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The Best Advice For Young Leaders

I was delivering a Leadership workshop last week to a group of very promising Leaders and I was asked this question “I am a young leader, much younger than my
26 Jan 2019 10:00
The Best Advice For Young Leaders

I was delivering a Leadership workshop last week to a group of very promising Leaders and I was asked this question “I am a young leader, much younger than my colleagues – how can I lead people who are much older than myself?” Leadership presents a mountain of challenges and if you are a young leader these challenges can seem much bigger so in this week’s article I want to share with you the advice I give when I coach young Leaders.

 

If you are good enough then you are old enough

A common challenge with young leaders is self doubt because usually their perception of a typical leader is someone much older than them so when they find themselves in a Leadership role it’s easy for self doubt to build.

If you are a young leader it’s important to remember that the only thing that matters is if you are good enough.

So why wouldn’t you be, you’ve been hired for this role because other people who have much more experience than you believe in your ability to lead and why would they be wrong. If you are good enough then age is irrelevant

 

ABC – Always be confident

I know from personal experience the challenges a young Leader faces because I had my first formal

leadership role when I was only eighteen.

At the time I was around twenty years younger than everyone else in my team.

I was convinced that the team wouldn’t listen to someone so young and there’s no way they would respect me.

This is a common situation and many young leaders make the same mistake.

Imagine if you are convinced that no one will respect you how would you behave when you communicate with people.

It’s likely that you would be nervous and perhaps timid.

Now imagine if you were on the other end having a Leader that’s nervous and timid, would you respect him ? If you do not have confidence in yourself then how can you expect others to have confidence in you? Watch out as you may find yourself acting in a way that makes your concerns a reality.

 

Be prepared to support your ideas

The reality of being a young Leader is one you can’t ignore and that is you do not have the same track record of success that more mature leaders may have and definitely not the kind of resume that you will have in the future.

When pitching ideas, whether it’s to your team or your superiors you will need to remember that confidence only goes so far and it’s unlikely you would have years of experience and trust behind you for everyone to fully accept your ideas immediately.

To influence people you need to be prepared to support your ideas both theoretically and practically. So simply ask yourself why and how will your idea work, what is the theory your idea is based upon, has it worked elsewhere, if so why and how will it work.

 

Don’t dismiss tradition

A challenge for all leaders regardless of their age is to embrace modernisation without losing tradition and what made us successful in the past.

As a young Leader there is a temptation to change everything you see and while you may see that as modernisation I’ve seen leaders fall into the trap of making changes for the sake of making a changes, embracing a new idea without fully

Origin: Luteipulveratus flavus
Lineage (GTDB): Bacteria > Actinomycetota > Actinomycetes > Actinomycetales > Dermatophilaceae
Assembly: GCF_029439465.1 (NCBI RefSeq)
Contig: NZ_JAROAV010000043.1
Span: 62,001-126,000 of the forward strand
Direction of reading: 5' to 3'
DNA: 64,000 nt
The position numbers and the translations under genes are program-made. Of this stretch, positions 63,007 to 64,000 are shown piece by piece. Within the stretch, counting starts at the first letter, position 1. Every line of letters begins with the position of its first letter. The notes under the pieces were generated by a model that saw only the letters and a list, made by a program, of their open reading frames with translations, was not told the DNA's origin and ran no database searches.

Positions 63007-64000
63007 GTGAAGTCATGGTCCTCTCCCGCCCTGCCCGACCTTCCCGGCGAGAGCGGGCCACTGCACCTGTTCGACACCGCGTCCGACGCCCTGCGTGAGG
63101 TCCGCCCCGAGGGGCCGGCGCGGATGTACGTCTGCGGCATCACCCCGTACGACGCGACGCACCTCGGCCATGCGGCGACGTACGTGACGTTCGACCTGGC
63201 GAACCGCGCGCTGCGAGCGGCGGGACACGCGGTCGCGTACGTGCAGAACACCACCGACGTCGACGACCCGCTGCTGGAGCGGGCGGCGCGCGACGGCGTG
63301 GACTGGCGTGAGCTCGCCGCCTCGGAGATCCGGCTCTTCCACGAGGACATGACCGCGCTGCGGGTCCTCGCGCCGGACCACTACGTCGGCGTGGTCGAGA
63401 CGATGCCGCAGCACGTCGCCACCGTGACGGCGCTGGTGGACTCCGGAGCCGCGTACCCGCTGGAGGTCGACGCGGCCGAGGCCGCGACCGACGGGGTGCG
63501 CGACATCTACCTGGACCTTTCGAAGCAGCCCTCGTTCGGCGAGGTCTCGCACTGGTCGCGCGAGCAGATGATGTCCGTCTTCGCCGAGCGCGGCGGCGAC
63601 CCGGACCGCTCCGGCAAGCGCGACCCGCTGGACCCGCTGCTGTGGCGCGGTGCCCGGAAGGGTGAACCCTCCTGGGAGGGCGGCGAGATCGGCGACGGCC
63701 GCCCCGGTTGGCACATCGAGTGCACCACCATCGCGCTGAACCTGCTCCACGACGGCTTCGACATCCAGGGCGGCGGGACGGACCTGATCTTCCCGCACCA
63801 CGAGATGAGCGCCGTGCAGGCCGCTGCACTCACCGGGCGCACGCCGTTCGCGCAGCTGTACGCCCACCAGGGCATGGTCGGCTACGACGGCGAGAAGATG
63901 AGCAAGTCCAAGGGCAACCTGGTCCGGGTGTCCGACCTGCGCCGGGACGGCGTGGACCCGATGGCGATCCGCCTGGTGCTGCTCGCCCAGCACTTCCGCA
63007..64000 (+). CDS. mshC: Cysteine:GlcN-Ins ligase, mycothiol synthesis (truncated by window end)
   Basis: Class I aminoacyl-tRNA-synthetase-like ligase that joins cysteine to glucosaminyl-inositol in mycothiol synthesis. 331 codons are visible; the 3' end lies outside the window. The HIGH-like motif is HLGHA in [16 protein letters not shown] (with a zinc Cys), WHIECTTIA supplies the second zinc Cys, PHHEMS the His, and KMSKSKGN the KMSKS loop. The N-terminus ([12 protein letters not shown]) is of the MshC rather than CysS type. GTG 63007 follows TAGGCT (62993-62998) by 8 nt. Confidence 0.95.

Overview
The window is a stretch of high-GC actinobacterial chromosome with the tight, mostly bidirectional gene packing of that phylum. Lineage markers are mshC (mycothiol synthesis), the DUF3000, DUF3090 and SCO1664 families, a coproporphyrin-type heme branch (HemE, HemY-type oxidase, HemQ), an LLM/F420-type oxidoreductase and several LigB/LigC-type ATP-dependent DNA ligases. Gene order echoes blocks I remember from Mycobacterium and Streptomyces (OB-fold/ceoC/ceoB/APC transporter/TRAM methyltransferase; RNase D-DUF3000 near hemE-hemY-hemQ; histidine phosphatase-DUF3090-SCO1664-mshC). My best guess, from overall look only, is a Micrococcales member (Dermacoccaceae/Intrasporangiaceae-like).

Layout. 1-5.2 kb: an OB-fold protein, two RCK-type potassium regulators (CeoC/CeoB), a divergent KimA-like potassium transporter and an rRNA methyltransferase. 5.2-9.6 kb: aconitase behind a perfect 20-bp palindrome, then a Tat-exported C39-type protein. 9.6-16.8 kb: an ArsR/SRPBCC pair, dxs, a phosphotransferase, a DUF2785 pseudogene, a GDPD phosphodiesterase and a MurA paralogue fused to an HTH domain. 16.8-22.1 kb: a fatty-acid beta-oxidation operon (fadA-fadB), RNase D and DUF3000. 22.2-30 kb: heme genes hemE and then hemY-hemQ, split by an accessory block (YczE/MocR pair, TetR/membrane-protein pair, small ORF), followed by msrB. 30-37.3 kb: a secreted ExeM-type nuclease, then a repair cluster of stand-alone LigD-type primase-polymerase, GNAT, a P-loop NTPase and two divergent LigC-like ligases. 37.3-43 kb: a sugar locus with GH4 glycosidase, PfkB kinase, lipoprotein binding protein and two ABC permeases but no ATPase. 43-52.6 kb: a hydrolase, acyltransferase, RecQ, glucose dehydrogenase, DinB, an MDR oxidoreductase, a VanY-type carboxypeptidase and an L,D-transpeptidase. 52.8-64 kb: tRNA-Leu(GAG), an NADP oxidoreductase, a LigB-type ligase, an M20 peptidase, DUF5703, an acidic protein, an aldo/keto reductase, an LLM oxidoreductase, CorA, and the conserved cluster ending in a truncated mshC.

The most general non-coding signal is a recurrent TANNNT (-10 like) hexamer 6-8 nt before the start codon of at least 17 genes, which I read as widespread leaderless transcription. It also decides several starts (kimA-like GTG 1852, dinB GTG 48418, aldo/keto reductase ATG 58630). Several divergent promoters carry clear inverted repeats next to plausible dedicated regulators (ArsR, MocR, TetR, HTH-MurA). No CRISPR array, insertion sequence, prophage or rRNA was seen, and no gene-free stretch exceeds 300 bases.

understanding that idea.

Change is necessary for every organisation but it should be approached with respect and caution because fundamentally what worked in the past works today and will work in the future.

Some of the best leadership advice can be found in the oldest books. A good idea will always work but it just needs to be adapted for business world of its time.

 

Start adding value

Everyone wants the same two things from their leader.

They want the leader to provide them with the skills, tools and resources required to perform their role and they want this to be done with clarity and respect.

As a leader this should be your priority. So look for ways you can make people’s life easier, look for ways you can help them improve. If you can do this while treating people with respect, valuing their opinions, giving praise when earned and providing feedback when required then the team will fully embrace you for the leader you are.

 

Invest in yourself

The advantage young leaders have today is the ability to access information.

When I was a young leader if I wanted to find out about other leaders I had to go to the library but today all of the world’s information is available via a click on a phone or a computer.

You may feel that you are embarking on a unique journey but there has been many people who have faced the struggles you are now facing and they have overcome them. Success leaves clues so use the journeys of other leaders to learn valuable lessons that will help you short cut your own journey.

Every week you should be learning something new either through an article, a book, a podcast or a video, every couple of months you should be attending some kind of training or receiving some coaching or mentoring.

Your focus as a young leader shouldn’t be about achieving your goals instead it should be about achieving your goals much quicker than expected.

Your five year goals should be achieved with eighteen months, your eighteen month goals should now be done within six months.

Leadership is not easy especially for young leaders but this is an incredible opportunity because being a Leader is an honour something that should not be taken lightly and if you approach it with the humility and respect that all leaders need to possess then when people look at you they won’t see your age, instead they will see a true Leader.

Feedback:  maraia.vula@fijisun.com.fj

 

 

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